Should You Sue Your Customer?

Vendor ManagementToday we’re posting a guest blog written by Dean Kaplan, President of The Kaplan Group, a commercial collection agency and consulting firm, and a National List client. 

The National List is our key resource for finding attorneys throughout the country for claims that could not be resolved in collections. But before we contact an attorney, we evaluate whether litigation even makes sense.

The potential return versus the investment to cover costs and sometimes an attorney suit fee is the key criteria we consider for our clients.

This is how we look at it:

Potential recovery                                                         $10,000

Net recovery (after 33% contingency fee)                      6,667

Likelihood of actually collecting                                         50%

Expected value of recovery                                           $ 3,333

If our client only has to pay $500 to get a lawsuit started, it makes good financial sense to invest in litigation. However, to calculate the ROI, we need to make an assessment on the likelihood of actually collecting the debt.

During the evaluation process, we look at several criteria, including:

  • What is the likelihood the business will still be open by the time we can start the judgment collection process?
  • Is there evidence that the business has assets or cash flow that would enable successful collection?
  • Are there secured creditors, which would make judgment enforcement difficult or impossible?
  • Are there other liens or judgments that indicate potential collection problems?
  • Is there personal liability from a personal guaranty, the corporation status being revoked, or the business being a proprietorship?
  • Does the person with personal liability have assets or income?
  • Does the business owner have personal resources that could be added to the business to pay off a judgment, even if he/she doesn’t have personal liability?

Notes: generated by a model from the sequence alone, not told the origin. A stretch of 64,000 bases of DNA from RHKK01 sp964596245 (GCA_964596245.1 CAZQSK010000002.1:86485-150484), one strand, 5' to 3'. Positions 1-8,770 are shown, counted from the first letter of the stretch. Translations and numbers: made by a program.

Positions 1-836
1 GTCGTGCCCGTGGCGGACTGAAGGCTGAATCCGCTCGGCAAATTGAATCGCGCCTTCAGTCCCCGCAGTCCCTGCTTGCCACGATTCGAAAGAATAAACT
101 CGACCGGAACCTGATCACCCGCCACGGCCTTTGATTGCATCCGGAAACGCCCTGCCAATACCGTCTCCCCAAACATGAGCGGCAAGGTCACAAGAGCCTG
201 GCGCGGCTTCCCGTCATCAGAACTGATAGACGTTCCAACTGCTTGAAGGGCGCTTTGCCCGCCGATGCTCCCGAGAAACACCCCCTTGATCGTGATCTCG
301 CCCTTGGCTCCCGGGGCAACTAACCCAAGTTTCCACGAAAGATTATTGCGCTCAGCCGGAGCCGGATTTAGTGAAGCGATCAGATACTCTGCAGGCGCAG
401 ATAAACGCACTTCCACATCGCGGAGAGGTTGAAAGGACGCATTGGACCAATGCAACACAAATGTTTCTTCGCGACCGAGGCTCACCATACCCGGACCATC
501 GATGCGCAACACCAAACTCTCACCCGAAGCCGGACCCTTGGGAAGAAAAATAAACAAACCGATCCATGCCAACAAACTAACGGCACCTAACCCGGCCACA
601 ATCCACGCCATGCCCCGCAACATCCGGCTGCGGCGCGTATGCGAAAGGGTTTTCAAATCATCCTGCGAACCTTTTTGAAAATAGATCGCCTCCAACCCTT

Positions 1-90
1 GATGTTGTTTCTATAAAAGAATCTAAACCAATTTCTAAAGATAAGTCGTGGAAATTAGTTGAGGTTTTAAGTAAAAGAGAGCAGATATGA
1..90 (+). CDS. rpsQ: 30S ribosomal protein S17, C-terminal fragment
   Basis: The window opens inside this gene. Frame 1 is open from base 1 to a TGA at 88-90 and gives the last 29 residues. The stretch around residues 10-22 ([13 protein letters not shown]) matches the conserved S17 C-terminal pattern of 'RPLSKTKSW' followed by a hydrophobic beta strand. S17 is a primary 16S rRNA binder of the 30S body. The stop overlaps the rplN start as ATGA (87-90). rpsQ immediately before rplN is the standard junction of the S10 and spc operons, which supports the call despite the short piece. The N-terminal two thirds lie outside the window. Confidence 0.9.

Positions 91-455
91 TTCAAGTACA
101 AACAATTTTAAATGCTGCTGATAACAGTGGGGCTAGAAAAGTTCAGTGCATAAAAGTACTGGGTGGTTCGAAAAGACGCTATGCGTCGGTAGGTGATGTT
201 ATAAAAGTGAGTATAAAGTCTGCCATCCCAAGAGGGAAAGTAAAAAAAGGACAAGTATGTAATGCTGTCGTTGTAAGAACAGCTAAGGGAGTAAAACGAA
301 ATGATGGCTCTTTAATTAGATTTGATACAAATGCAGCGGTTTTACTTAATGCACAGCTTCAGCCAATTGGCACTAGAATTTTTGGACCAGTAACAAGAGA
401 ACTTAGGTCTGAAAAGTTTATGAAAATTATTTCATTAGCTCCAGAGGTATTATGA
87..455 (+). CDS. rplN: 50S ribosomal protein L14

• Can we locate the guarantor or owner, in order to serve him/her with garnishments, levies, etc.?

We developed a visual flow chart to help our clients understand how we do this analysis. If we believe the likelihood of collection is sufficient to warrant the investment, we share that information when we contact an attorney to get a quote. We want our legal partners to know what they are getting into with a claim, before they provide a litigation quote. Our client receives a price estimate based on our best assessment of the likelihood of collecting, and it makes it easier for them to evaluate the investment. Often the attorneys will provide additional information, either from their direct experience or research they perform.

Using this approach, it is rare that a client chooses not to proceed if the ROI looks promising. These clients are also easier to deal with during the litigation process, as they know the situation has been vetted and that the minimal effort they need to provide is likely to be worthwhile.

Dean Kaplan, President, The Kaplan GroupDean Kaplan

Main Phone Number: (805)-541-2639

Dean Kaplan Direct: (805)-541-2733

Fax: (805)-541-3005

Email: Click Here 

Please Direct All Mail To:TKG Website Logo

The Kaplan Group 2250 King Court Suite 50 San Luis Obispo, CA 93401


Categories: Business Relationships, Guest Blogs, National List, NL Insider

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